Economic liberals or social liberals? Pragmatists or ideologues? How Lib Dem members describe their own political identity
by Stephen Tall on October 18, 2014
Lib Dem Voice has polled our members-only forum to discover what Lib Dem members think of various political issues, the Coalition, and the performance of key party figures. Almost 600 party members responded to this set of questions – thank you – in a supplementary poll ran just before the party conference.
How do Lib Dem members think of their own political identity? I asked this question in April 2011, when the Coalition was less than a year old. With less than a year of the Coalition left, I thought it was time to revisit it.
60% social liberals, 29% economic liberals; 64% pragmatists, 16% ideologues
We asked… Please tick any or all of the descriptions below that you would be happy for someone else to use to describe you: (Comparisons with April 2011 in brackets.)
90% (+3) – Liberal
73% (+13) – Internationalist
72% (+7) – Progressive
64% (+9) – Pragmatic
60% (-4) – Social liberal
59% (+7) – Reformer
49% (+4) – Centre-left
45% (+1) – Civil libertarian
47% (+3) – Radical
47% (+6) – Green
34% (=) – Social democrat
33% (=) – Moderate
33% (+3) – Moderniser
30% (+5) – Keynesian
29% (-6) – Economic liberal
25% (-2) – Centrist
16% (-4) – Ideological
15% (-6) – Libertarian
13% (-1) – Free marketeer
10% (+1) – Centre-right
9% (-7) – Mainstream
1% – None of these
0% – Don’t know
This is the kind of debate which can to easily become bogged-down in semantics, with some phrases (eg, economic liberalism, social democrat) loaded with historical baggage not always inferred by those using the descriptors of themselves. Nonetheless, there are some interesting findings here.
First, let’s look at the two terms with greatest currency at the moment to describe the different ‘left/right’ wings of the party. Six-in-10 Lib Dem members identify themselves as ‘social liberals’ (‘left’), twice as many as the 29% who self-identify as ‘economic liberals’ (‘right’) — though, interestingly, both labels have declined a little in popularity since 2011. However, centre-left (49%) is a much more popular self-descriptor than centre-right (10%).
What there’s no evidence for in this survey is the party membership ‘lurching to the right’, as is sometimes commonly assumed must have happened during the course of this parliament as Lib Dem membership declined by one-third. As we didn’t ask the question before the Coalition was formed, it’s impossible to know what an equivalent survey in 2009 would have shown (and of course our surveys are self-selecting, not a random sample). But it’s certainly not obvious looking at this data that the notion all those members who’ve left in the past four years were from the party’s liberal-left is sustainable. If that had been the case then you’d expect to see the proportions swing away from ‘social liberal’ towards ‘economic liberal’, but they don’t.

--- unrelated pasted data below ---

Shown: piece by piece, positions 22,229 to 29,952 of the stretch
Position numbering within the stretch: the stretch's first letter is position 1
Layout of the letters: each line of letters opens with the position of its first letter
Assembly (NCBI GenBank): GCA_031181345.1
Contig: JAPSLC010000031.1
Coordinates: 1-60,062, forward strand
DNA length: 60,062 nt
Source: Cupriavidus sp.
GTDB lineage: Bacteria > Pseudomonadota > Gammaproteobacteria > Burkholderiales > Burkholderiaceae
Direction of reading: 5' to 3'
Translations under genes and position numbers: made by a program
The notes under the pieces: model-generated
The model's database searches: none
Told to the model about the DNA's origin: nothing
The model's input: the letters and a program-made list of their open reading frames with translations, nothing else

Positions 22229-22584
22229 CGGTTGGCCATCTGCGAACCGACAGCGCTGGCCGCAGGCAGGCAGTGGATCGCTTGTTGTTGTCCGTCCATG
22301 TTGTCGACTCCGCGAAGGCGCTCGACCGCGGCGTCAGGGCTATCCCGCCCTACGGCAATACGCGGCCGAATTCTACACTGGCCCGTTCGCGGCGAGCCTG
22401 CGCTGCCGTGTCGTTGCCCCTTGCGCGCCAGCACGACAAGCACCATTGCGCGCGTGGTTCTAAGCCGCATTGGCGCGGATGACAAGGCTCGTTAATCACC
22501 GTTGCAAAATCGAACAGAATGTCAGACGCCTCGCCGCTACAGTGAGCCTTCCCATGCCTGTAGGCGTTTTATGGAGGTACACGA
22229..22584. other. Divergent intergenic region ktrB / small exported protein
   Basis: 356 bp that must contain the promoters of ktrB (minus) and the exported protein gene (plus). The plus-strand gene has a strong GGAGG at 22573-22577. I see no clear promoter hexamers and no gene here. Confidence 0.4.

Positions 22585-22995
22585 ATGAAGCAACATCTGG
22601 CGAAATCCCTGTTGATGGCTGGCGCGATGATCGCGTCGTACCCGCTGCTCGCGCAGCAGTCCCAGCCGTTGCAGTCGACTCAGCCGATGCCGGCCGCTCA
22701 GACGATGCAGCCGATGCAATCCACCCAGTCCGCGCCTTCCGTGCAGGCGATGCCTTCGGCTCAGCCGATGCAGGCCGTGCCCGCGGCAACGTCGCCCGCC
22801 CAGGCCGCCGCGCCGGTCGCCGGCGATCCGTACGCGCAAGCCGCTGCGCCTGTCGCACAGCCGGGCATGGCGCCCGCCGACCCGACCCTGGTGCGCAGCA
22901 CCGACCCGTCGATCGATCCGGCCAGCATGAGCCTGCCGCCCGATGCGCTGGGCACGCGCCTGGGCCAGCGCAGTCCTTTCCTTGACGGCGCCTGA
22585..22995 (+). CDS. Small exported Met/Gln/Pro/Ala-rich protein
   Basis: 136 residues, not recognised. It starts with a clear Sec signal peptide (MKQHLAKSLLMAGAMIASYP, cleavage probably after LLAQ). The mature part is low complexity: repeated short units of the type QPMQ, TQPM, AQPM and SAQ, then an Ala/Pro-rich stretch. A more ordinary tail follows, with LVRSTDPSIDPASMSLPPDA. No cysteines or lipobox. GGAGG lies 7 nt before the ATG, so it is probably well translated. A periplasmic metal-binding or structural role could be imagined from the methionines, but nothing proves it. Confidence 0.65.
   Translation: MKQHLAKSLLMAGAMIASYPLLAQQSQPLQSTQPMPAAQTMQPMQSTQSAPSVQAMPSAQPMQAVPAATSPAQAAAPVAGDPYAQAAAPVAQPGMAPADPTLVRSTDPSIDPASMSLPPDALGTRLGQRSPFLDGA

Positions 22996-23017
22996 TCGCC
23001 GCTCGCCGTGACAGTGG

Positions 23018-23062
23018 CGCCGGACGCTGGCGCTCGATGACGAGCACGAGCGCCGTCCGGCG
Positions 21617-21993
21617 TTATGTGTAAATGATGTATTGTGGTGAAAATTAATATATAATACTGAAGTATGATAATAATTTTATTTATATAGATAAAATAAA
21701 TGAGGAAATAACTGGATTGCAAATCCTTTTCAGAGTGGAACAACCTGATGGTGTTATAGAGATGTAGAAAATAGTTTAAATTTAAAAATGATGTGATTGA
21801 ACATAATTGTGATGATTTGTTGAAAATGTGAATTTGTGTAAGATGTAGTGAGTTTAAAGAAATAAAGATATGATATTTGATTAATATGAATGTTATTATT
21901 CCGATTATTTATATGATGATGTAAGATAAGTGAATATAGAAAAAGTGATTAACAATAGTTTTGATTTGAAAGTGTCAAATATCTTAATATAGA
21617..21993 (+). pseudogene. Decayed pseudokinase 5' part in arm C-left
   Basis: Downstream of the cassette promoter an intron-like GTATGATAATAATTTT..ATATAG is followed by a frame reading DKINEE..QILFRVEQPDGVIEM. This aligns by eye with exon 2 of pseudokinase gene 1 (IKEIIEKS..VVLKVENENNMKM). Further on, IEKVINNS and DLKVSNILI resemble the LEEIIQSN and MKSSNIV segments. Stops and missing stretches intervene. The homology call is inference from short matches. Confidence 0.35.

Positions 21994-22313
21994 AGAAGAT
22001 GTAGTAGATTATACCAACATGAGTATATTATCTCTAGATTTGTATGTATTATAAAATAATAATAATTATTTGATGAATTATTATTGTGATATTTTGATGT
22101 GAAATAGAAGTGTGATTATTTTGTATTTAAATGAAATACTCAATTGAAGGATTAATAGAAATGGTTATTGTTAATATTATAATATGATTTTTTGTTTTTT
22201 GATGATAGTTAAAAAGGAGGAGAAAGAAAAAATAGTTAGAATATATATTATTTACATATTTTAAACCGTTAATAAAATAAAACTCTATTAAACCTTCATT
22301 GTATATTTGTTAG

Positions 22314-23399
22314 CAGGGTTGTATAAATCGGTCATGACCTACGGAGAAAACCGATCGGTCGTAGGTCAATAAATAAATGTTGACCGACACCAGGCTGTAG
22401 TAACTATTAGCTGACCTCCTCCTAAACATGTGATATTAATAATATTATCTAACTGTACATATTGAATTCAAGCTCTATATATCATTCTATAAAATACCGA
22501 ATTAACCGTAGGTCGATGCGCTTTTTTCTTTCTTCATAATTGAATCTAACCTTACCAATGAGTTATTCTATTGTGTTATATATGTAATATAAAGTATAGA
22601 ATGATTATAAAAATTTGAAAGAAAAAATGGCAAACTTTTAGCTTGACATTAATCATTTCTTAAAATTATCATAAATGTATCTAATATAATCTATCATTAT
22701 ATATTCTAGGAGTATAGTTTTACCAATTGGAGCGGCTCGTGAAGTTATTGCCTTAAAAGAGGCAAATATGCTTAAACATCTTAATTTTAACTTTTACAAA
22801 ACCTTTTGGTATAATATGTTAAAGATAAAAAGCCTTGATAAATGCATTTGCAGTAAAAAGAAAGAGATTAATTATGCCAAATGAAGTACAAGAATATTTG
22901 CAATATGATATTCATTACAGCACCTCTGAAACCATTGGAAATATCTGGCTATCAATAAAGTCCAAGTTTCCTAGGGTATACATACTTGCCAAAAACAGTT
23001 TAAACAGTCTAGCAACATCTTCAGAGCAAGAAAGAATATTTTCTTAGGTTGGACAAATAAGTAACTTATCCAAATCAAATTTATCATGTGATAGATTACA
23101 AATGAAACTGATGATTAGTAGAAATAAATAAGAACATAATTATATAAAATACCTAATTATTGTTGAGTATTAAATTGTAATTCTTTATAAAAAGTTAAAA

The biggest increase in self-identification is with being ‘internationalist’, up from 60% in 2011 to 73% today. That’s not surprising, and presumably is a reaction against the rise of Ukip and the prominence attached to anti-European / anti-immigration views in particular in the right-wing newspapers (ie, almost all mass market newspapers). Also increased significantly is identification with being ‘pragmatic’ — up from 55% to 64% — a sign perhaps that members are increasingly comfortable with the modus operandi of being in coalition.
And (as I mused in 2011) interesting to ponder what such a survey of the party 27 years ago, when we were the SDP/Liberal Alliance, would have shown: my guess is fewer than 90% of party members would have been happy to call themselves ‘liberal’, and more than 34% would have self-identified as ‘social democrat’. That latter descriptor appears to have more or less replaced by the term, ‘progressive’, which 72% of members willingly ascribe to themselves.
We then asked: How would you describe your own politics?
Almost 500 of you responded with your own free text description. Here’s the collective Wordle of how Lib Dem members describe ourselves:
* Stephen Tall is Co-Editor of Liberal Democrat Voice, and editor of the 2013 publication, The Coalition and Beyond: Liberal Reforms for the Decade Ahead. He is also a Research Associate for the liberal think-tank CentreForum and writes at his own site, The Collected Stephen Tall.